Government seeking trends in cities' rising crime


Monday, October 16th 2006, 9:59 am
By: News On 6


BOSTON (AP) _ The Justice Department will study local crime rates in selected cities to see why homicides and other violent criminal activity is on the rise nationally, Attorney General Alberto Gonzales said Monday.

The government's survey of an unidentified number of cities will look for trends in gang violence, drug trafficking, and released prisoners returning to society that may have contributed to the increase.

Nationally, violent crime rose 2.2 percent last year, the first increase since 2001.

The study ``will help us find and use the tools that work most effectively to fight crime and keep our communities safe,'' Gonzales said in a statement before speaking in Boston to the annual meeting of the International Association of Chiefs of Police.

He said the government is ``committed to making sure that every American city and town can share in the success of low violent crime rates.''

Mayors and police chiefs recently reported seeing spikes in violent crime for 2006, calling for greater support from federal law enforcement. Last month, Gonzales said cities will need to work harder to combat a spike in crime but shouldn't count on more federal funding, citing growing demands in the war on terrorism.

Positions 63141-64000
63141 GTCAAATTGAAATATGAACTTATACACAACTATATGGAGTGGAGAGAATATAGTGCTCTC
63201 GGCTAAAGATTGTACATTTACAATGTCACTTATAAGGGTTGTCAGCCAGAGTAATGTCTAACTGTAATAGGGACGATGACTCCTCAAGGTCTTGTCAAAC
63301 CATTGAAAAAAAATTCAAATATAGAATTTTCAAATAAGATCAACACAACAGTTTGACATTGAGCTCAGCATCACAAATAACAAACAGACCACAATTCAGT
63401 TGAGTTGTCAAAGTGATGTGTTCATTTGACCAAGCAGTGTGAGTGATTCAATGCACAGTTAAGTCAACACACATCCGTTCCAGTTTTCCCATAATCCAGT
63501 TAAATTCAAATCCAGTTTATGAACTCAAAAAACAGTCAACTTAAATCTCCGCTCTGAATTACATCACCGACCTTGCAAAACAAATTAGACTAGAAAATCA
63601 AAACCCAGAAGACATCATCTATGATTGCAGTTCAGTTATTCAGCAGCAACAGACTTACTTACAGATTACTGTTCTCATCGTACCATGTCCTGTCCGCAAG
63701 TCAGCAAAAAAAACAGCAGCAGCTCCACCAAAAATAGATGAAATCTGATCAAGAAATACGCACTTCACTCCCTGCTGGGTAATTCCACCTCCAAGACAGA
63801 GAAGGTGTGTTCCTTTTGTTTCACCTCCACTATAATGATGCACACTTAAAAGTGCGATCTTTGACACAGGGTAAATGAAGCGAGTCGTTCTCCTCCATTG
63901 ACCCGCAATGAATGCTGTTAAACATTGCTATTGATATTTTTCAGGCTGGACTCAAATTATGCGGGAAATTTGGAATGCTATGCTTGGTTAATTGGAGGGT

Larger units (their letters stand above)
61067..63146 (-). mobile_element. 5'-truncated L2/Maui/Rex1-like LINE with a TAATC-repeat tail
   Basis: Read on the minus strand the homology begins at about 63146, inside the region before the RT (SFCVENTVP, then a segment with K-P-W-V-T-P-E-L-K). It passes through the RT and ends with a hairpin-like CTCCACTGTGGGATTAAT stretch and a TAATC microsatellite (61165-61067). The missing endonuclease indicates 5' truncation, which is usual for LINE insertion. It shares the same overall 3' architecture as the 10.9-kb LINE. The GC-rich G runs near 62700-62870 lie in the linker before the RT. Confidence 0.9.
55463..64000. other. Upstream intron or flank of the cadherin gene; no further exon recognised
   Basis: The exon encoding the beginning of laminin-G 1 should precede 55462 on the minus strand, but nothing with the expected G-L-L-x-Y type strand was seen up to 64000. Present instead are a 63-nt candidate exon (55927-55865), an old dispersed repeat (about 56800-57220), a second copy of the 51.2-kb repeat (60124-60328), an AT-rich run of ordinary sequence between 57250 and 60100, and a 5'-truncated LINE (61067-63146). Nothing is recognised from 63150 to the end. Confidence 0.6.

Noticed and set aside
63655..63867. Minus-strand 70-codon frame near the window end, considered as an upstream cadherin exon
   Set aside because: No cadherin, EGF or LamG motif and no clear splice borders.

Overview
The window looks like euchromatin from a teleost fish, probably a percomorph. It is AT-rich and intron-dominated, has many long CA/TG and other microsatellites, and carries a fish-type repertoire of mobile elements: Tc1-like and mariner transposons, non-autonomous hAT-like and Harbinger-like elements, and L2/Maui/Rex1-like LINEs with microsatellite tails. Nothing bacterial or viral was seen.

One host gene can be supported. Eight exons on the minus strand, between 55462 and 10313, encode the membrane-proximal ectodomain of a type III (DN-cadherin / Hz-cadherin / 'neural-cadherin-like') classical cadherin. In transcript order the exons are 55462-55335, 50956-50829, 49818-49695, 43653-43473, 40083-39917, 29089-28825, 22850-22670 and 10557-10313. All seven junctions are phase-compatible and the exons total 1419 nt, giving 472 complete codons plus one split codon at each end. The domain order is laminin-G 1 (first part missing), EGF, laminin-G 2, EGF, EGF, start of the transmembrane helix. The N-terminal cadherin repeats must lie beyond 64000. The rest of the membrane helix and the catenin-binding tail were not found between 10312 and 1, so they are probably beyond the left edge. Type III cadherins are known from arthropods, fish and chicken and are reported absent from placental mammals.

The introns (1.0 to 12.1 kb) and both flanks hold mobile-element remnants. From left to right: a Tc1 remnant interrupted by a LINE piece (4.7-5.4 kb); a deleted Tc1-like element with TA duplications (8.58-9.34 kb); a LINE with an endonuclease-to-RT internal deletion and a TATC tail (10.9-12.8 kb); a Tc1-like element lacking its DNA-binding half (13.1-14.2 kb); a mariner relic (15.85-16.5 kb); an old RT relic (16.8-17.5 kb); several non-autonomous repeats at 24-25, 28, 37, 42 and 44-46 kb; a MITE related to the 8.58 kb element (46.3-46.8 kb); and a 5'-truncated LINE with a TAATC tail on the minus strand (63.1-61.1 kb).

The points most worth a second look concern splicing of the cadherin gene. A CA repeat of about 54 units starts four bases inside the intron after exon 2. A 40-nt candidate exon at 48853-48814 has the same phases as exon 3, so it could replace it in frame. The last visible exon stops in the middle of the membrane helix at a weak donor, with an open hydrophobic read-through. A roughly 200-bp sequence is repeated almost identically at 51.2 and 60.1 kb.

Officials said the new study will be rolled out in three phases: looking at crime increases in cities, analyzing those results for any trends, and identifying federal programs that can help. It was not clear whether more federal funding will be available for cities, but officials said that ``new initiatives'' could be created, if necessary.

The government will analyze at least five cities, and potentially dozens more, to get a broad enough picture of crime trends, officials said.

Last month, the FBI found there were 1.39 million violent crimes _ including rape, murder, robbery and aggravated assault _ reported in the United States in 2005, up from 1.36 million the previous year.

However, Justice officials said Monday that even with the recent surge, the overall national violent crime rate remains lower than any year ever measured except for 2004.